Following on from our article ” If your Gas Boiler isn’t working – tips to find out why” we touched upon some simple tricks to try before calling the experts! Now, we can assist in how to bleed a radiator and two of the most common radiator problems.
Radiators are classed as “wet” heating systems – this, as the name may imply, means they are filled with water. This water is originally heated by a boiler and circulated around the system of radiators within a premise. There are a few common problems that may occur within these systems, this article should help with two of the main ones:
If one radiator is not heating up or not working it likely requires bleeding or balancing. This is a very common fault to experience with very common causes. The first of which – there is an airlock in the radiator (it requires bleeding) the second, the water is not circulating (it requires balancing).
Unbalanced radiators will not heat up at the same speed as each other, leaving some areas of the house colder than others, maybe you have an issue with one radiator not getting hot at all but another will be scorching within seconds! Balancing radiators means matching the speed of radiator heating across the various rooms of your home. Bleeding of radiators, on the other hand, is something you would need to do in specific radiators when certain areas of a frame are not heating up. This is typically down to trapped air! You will benefit most at balancing your radiators if you have bled them first because you will get a more accurate temperature reading. If you’re uncertain where the error lies and you don’t know whether your radiators need balancing or bleeding – do both, just ensure step 1 is bleeding and step 2 is balancing. Top tip – if your pipes are making a gurgling or banging or rattling sound… this is usually a sign that you should bleed your radiator.
Bleeding of a radiator is done by pressing in a small valve at the top of the radiator, located at one end, with a ‘radiator key’ and holding in until all of the air has been released.
Follow our step by step guide:
- Turn your heating on and wait until your radiators have reached their maximum heat – this is the best method of finding any cold areas.
- Which leads onto the next step, taking due care and caution, run your hand over the radiator for any cold spots, making a note of any – this will tell you which radiators actually need bleeding.
- Now your investigations are complete, turn the heating off again and wait for the radiators to cool down.
- Next, you need to make your plan of attack – which order are you going to bleed your radiators in? If you find that you need to bleed more than one radiator, always start with the one on the ground floor that is furthest away from the boiler.
- Locate the radiator bleeding valve – You will usually be able to find the bleed valve at the top and side of your radiator. Some radiators have decorative grills or paneling which cover the valve, this would need to be removed first.
- The second part is arguably the most obvious – but probably the one that causes the most mishaps! Don’t forget your towel/container – Put a container or towel on the floor beneath the bleed valve to catch anything that comes out and protect the floor.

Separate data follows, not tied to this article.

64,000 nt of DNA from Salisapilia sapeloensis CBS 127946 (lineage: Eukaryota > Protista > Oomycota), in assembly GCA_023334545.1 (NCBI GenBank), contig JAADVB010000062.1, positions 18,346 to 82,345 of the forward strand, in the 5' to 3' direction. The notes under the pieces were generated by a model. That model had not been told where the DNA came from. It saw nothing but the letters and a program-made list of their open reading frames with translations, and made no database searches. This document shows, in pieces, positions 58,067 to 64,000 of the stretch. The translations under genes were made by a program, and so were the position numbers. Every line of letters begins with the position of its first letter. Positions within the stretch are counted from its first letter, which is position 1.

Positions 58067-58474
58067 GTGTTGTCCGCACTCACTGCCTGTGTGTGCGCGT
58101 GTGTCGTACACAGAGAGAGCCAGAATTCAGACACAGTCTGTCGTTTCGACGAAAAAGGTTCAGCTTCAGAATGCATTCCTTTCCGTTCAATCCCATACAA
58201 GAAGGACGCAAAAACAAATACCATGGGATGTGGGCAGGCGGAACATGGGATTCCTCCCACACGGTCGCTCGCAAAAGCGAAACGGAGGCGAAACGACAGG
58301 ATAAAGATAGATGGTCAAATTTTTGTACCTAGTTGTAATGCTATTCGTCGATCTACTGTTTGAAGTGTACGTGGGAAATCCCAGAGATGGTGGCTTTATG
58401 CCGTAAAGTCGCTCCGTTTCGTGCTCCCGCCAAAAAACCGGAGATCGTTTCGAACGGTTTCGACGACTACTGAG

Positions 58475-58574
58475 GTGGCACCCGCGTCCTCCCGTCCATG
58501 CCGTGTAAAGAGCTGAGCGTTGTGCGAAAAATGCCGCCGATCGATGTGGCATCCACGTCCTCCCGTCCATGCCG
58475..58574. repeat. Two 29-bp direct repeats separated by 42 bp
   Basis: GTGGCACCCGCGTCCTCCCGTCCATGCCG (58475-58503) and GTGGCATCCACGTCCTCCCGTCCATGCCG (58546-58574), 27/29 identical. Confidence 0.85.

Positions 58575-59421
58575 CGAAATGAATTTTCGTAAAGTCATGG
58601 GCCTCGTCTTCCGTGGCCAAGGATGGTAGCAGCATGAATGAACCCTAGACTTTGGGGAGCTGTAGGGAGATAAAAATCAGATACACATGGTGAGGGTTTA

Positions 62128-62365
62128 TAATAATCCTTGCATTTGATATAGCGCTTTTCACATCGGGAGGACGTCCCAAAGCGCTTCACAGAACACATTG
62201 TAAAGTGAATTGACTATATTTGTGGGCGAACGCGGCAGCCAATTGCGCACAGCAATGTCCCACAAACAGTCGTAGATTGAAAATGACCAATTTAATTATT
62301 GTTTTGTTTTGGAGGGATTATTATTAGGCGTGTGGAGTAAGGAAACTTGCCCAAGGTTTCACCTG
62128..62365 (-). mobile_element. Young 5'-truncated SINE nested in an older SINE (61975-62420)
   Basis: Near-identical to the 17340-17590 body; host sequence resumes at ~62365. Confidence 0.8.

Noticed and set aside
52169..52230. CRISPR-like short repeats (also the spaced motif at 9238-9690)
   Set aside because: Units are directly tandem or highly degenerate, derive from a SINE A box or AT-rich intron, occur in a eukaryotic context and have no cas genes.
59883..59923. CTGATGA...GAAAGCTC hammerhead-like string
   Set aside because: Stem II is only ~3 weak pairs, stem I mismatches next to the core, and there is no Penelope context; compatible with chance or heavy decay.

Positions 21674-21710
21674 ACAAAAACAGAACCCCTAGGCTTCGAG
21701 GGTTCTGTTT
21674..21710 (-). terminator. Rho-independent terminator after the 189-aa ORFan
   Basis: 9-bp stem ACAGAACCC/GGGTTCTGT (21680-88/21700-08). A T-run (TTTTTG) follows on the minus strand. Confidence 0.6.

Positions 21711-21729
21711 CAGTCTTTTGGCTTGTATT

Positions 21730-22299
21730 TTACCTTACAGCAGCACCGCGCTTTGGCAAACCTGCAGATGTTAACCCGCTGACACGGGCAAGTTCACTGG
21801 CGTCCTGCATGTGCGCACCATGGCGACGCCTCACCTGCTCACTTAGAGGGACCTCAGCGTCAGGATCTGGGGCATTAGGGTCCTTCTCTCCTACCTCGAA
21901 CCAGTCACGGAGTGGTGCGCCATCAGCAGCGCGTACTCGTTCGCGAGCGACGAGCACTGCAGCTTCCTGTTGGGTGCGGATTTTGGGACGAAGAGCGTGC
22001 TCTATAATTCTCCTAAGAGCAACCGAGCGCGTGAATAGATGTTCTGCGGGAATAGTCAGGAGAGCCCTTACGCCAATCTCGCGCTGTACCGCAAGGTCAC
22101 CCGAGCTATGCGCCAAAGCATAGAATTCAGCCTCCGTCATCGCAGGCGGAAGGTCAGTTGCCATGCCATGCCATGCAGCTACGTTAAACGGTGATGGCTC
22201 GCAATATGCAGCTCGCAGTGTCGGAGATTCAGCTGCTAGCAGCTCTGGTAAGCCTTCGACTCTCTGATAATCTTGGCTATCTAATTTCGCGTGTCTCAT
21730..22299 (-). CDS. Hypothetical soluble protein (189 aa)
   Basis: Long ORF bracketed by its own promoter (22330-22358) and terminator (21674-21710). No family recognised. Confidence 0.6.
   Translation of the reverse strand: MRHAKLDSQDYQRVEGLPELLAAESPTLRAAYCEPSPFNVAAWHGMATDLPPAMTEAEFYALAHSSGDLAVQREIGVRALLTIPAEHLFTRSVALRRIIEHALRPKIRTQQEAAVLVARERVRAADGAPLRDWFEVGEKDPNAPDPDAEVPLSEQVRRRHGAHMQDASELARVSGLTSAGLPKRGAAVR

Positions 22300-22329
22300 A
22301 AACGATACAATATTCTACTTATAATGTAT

- Take your radiator bleed key and insert it into the bleed valve until they have locked together.
- Turning this key anti-clockwise will open the valve (remember rightie tightie lefty loosey? That’s the case here too!) This will allow the air to escape and you should start to hear the air slowly escaping. Be careful not to turn the valve too far too soon or too quickly to avoid the water escaping too rapidly and thus, bleeding out air insufficiently.
- Once the hissing sound and air stop and water comes out instead – your radiator bleed is complete.
- So of course, turn the key back clockwise to lock once again and be sure this isn’t done up too tight otherwise it may cause damage to the valve.
- Repeat as necessary to whichever radiators are required before conducting a further check of the radiators once more.
Secondly, balancing your radiators, this allows more water to flow to the colder radiators and restrict the flow of heated water to radiators that are too hot. For example – if you notice your radiator in your kitchen heats up within seconds yet the radiator in the lounge seems to take a year – balancing could be necessary! To encourage water to flow effectively and fully around the system, the “easiest path” must be restricted. This is done by tightening the valves and potentially taking pressure readings and adjusting accordingly. It would typically require assistance from a trained plumber or heating engineer as it can be quite complex!
Get in touch with us today, we have a variety of contact options. Aura gas thinks it’s important to assist with making fixing of inconveniences, convenient! You can get in touch with us instantly to discuss your radiator issues using our “live chat” service (bottom right of the screen) or by telephone on 02392 252171 or, please send us your queries via our contact page and we will get back to you as soon as possible!